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Year : 2012  |  Volume : 6  |  Issue : 2  |  Page : 102-103

Why has the committee on publication ethics developed guidelines for cooperation between journals and research institutions?

Publications Consultant, Sideview, Princes Risborough, UK Chair, Committee on Publication Ethics (March 2009 - 2012), United Kingdom

Correspondence Address:
Elizabeth Wager
Publications Consultant, Sideview, Princes Risborough, UK Chair, Committee on Publication Ethics (March 2009 - 2012)
United Kingdom
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Source of Support: None, Conflict of Interest: None

DOI: 10.4103/1658-354X.97018

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Date of Web Publication8-Jun-2012

How to cite this article:
Wager E. Why has the committee on publication ethics developed guidelines for cooperation between journals and research institutions?. Saudi J Anaesth 2012;6:102-3

How to cite this URL:
Wager E. Why has the committee on publication ethics developed guidelines for cooperation between journals and research institutions?. Saudi J Anaesth [serial online] 2012 [cited 2023 Feb 5];6:102-3. Available from:

The primary role of the Committee on Publication Ethics (COPE) is to provide advice and guidance to journal editors and publishers on ethical issues. COPE also expects its member journals to follow its Code of Conduct. [1] The Code emphasizes that editors have a duty to pursue cases of suspected misconduct, but makes it clear that such cases should be investigated by the researchers' institutions, and not by the journal.

The COPE therefore recognizes the responsibility of research institutions (e.g., universities and hospitals) to investigate cases of suspected research or publication misconduct, such as, data fabrication or plagiarism. The COPE also emphasizes that journal editors should take responsibility for everything published in their journals, and recognizes that this often requires liaison with institutions, especially in cases of suspected or alleged misconduct.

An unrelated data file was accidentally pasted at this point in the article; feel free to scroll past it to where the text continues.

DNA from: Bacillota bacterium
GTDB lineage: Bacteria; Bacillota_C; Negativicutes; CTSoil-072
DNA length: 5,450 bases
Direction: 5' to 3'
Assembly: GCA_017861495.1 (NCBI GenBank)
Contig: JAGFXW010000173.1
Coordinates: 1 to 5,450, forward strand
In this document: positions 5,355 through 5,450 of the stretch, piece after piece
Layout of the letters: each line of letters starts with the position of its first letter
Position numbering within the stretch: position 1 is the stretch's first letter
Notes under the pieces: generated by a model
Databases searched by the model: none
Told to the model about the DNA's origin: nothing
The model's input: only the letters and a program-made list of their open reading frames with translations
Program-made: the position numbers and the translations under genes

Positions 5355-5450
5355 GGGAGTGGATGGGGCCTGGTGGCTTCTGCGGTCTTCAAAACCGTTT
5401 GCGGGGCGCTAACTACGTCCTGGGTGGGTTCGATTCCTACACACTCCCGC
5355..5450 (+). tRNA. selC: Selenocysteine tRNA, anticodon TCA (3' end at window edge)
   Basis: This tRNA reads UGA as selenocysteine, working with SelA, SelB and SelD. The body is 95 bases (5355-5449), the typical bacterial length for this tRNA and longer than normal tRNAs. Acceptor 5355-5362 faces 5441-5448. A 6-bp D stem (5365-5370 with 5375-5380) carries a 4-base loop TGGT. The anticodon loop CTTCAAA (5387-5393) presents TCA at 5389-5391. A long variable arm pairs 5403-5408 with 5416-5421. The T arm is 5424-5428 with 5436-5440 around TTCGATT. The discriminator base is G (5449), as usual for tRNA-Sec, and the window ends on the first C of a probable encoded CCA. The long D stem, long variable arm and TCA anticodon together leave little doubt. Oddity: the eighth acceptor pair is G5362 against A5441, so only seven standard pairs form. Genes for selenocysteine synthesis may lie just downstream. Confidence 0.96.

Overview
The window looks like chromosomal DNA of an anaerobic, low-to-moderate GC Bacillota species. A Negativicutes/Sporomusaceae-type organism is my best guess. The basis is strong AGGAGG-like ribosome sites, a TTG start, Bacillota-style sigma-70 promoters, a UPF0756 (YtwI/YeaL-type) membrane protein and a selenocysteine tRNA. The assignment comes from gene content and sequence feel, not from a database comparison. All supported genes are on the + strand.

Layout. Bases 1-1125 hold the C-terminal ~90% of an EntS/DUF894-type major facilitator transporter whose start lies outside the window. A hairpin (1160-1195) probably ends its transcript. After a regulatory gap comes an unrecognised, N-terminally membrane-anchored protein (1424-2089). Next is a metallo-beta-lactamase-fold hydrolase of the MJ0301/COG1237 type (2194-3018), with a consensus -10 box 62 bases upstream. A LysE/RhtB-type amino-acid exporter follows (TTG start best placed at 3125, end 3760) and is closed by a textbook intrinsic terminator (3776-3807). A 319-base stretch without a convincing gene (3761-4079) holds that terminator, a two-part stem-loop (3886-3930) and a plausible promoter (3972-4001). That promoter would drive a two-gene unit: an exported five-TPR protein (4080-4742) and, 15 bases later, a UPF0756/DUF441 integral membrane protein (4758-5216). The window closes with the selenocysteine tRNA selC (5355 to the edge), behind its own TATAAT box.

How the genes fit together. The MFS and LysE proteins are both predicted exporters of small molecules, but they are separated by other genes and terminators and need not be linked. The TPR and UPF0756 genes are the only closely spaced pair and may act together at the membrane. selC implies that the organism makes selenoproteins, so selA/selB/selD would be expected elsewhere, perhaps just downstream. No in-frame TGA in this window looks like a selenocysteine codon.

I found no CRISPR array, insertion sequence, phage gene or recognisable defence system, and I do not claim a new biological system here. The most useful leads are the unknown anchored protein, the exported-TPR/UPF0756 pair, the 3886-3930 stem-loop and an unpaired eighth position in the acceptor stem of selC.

Although journals should not generally attempt to investigate cases of suspected misconduct, editors are often the first people to become aware of possible problems. Suspicion of misconduct, or of honest errors, may surface during peer review or be raised by readers. When this happens, editors often need to refer the matter to the authors' institution(s) and request an investigation or clarification. Similarly, if an institutional investigation reveals problems in a published study, the editors need to respond appropriately, for example by issuing a retraction or correction.

Even when serious misconduct is not suspected, editors may seek clarification or arbitration from institutions, for example, in cases of disputed authorship or if questions arise about the ethical review or conduct of research. Therefore, it is important that journals and institutions have effective channels of communication and the ability to cooperate.

However, despite the importance of journals and institutions working together, COPE is aware that such cooperation does not always exist. The COPE member journals can bring challenging cases to its quarterly Forum meetings to seek advice from other members. The anonymized cases are entered into a database, which can be searched from the COPE website. Such cases cannot give an indication of the true frequency of problems, because editors probably bring only their most difficult cases to the COPE. Nevertheless, an analysis of cases in which the editors have tried to work with institutions show a worrying number of problems, ranging from unclear communications to institutions not responding at all. [2] Other sources have also suggested that journals do not always respond appropriately when contacted by institutions. [3]

Therefore, in the light of these findings, COPE has decided to develop guidelines on the cooperation between journals and research institutions on research integrity cases. [4] This document is based on the COPE's experience of the problems editors may face, and on wide consultation with institutions throughout the world, and those responsible for research integrity and investigating cases of suspected misconduct.